Questions or comments...

  1. Mike Kirkby

    Nicely written article Donovan.

    As a small bespoke software development company in Australia we have always hired employees first and foremost. Those employees have all been Australian citizens, there has been no need to use 457 visa’s to bring overseas people in. For us there is enough talent pool available here in Australia for us to source our new employees from.

    But we also run offices overseas in the UK and the USA (this meant incorporating companies in the UK and the USA). In both those case we used the overseas equivalent of the 457 visa’s to enable us to send several highly skilled long term Australian employees over to those countries to help start up our overseas operations. This was essential because there were simply no people overseas that knew about our products, no one who was a technical expert, no one who knew how to install or support our products. Being able to utilise those 457 like visa’s overseas to facilitate our expansion into overseas markets has been essential to our success.

    Yes, there is no place in Australia for a 457 visa program that is being rorted simply to employ lower cost workers from overseas.

    However there is still a place in Australia for visa programs that allow global businesses to expand into the Australian market by bringing their highly skilled and highly paid workers across to Australia. Those initial foot soldiers are responsible for establishing the beach head from which a much larger company grows, a company that would employ many Australian workers as it grows. Those workers would pay tax here.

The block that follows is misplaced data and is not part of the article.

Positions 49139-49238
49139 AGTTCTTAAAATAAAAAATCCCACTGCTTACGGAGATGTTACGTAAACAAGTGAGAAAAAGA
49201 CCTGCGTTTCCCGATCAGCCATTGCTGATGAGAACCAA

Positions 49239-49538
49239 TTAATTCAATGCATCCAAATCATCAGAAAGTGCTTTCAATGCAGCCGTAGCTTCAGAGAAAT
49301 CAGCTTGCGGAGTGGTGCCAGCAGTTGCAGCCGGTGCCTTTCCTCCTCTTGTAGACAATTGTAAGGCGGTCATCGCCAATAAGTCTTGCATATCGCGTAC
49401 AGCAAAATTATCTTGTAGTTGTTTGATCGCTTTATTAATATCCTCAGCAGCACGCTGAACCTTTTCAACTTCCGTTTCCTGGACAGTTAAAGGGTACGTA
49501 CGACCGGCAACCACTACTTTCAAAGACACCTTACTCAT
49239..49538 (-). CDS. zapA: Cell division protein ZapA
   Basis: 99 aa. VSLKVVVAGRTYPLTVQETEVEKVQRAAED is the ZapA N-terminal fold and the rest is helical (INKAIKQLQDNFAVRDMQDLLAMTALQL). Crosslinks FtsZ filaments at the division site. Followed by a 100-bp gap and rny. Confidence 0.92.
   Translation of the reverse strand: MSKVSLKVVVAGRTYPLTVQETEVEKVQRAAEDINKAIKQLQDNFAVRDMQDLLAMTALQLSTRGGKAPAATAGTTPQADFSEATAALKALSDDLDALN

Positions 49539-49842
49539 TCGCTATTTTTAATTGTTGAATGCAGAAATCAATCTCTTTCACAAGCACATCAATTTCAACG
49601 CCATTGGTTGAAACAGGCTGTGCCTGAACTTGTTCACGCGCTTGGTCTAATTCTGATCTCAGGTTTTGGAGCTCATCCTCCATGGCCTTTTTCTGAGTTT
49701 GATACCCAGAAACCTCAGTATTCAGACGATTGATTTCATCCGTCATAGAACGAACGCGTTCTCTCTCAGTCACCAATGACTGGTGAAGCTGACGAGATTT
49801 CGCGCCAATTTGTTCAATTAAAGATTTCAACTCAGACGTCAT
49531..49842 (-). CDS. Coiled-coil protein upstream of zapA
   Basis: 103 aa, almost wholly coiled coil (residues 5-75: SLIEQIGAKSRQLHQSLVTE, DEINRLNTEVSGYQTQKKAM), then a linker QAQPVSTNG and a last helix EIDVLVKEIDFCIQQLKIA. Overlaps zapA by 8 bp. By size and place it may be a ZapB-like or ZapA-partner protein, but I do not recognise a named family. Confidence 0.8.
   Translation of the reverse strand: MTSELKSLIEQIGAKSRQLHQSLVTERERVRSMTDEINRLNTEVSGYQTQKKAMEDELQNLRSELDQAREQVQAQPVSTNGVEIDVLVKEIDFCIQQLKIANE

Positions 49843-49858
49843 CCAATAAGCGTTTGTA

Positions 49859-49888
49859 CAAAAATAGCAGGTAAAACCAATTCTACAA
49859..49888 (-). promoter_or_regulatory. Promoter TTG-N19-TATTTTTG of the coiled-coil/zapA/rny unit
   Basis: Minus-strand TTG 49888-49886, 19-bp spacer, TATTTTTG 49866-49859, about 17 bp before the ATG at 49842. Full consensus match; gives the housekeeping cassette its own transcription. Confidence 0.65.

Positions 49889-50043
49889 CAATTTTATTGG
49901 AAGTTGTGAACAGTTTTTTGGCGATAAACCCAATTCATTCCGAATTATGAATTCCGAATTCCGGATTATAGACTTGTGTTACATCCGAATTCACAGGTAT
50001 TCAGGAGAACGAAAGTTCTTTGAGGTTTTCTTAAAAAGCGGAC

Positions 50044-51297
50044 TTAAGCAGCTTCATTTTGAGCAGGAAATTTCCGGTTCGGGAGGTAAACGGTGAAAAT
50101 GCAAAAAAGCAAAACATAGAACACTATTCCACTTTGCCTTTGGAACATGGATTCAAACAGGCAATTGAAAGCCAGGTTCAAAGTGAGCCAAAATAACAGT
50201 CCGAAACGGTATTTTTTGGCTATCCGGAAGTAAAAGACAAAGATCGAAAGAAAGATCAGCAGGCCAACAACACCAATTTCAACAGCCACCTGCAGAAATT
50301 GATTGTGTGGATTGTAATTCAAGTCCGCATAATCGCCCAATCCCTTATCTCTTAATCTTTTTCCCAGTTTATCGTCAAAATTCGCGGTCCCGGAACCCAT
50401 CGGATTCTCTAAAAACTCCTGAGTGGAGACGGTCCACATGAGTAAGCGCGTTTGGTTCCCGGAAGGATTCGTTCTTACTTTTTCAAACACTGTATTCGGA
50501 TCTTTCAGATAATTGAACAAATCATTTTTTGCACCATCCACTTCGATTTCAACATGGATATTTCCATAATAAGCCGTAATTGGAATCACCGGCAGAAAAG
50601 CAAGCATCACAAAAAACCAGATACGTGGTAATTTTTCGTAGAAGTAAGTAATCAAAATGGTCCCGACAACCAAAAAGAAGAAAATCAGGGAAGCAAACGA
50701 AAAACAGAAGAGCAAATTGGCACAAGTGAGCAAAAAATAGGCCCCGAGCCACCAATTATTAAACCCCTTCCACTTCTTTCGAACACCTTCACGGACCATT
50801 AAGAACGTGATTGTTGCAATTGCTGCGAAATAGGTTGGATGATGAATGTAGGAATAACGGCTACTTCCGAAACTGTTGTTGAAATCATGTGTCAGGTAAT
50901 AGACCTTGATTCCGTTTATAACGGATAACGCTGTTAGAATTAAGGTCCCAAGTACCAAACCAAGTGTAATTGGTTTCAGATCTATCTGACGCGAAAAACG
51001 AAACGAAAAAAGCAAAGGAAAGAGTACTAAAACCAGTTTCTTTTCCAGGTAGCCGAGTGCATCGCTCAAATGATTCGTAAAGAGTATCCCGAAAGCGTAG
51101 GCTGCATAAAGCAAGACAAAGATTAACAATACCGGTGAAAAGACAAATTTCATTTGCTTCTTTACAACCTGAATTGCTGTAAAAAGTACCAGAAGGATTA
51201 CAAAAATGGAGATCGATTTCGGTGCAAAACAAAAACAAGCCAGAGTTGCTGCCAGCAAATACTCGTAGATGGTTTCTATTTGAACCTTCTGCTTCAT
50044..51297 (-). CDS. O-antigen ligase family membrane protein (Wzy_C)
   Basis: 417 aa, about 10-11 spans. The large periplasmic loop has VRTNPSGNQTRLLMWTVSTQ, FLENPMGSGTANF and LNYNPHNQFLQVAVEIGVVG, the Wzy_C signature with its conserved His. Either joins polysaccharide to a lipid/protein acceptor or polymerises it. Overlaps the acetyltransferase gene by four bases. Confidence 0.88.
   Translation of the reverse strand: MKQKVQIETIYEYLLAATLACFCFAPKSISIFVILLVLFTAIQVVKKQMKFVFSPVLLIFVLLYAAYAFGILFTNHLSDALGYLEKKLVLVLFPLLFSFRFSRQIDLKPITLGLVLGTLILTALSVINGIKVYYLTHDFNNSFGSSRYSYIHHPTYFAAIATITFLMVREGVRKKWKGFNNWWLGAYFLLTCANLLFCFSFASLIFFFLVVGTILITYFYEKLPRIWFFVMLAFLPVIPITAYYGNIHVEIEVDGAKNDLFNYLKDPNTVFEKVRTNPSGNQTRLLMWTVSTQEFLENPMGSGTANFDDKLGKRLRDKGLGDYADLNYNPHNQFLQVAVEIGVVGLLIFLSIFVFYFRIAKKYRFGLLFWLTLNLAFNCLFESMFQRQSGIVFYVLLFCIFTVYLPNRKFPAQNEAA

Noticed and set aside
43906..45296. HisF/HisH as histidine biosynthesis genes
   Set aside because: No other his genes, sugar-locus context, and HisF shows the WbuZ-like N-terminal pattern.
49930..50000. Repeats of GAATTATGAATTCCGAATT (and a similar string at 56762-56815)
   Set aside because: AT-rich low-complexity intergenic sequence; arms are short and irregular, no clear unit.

Both sides of politics are now realising that we can’t keep sending all the jobs offshore, or just bringing in overseas workers. Where are our kids and their kids going to work in Australia if there are no real jobs here?

    As employers, parents and part of a larger community we must all do our part to help foster a strong economy here in Australia. A strong economy that provides a large choice of jobs to a wide variety of people, an economy where employers value their employees and employees value their employer.

    A strong economy needs to be founded on an economy that makes things. We need research, design , development, manufacture, sales to happen here in Australia, not overseas.

    Neither party, Labour or Liberal knows how to fix this. Billions of $ are wasted on programs (R&D Tax Concessions, Work for the Dole) that don’t seem to work. I don’t have the answer but I can see we have a big problem.

    Running a business is hard work. Everyone wants a piece of you. You pay your suppliers, employees, super payments, payroll tax, company tax, office rental, insurances, electricity bills, bank fees etc and if you do a really good job you make a modest profit for all that risk that you took on. If you screw it up you can lose big time and so do your employees if you have to let people go.

    The recent tax cuts for business are a good thing. They will provide us with some funds that we can re-invest into our ongoing product R&D to help us sell more product here in Australia and Overseas.

    Mike Kirkby

    1. Donovan Jackson

      Thanks for the insightful comment Mike. I’d agree most strongly with your final statement – at least a big part of the answer lies in tax cuts for businesses as you and others like you are far better arbiters of how to spend the money you earned, than any government will be. Subsidies are bad, government grants don’t help, they hinder. Private enterprise knows how, not to make a profit, but to solve problems. Those that solve them well end up being sustainable businesses.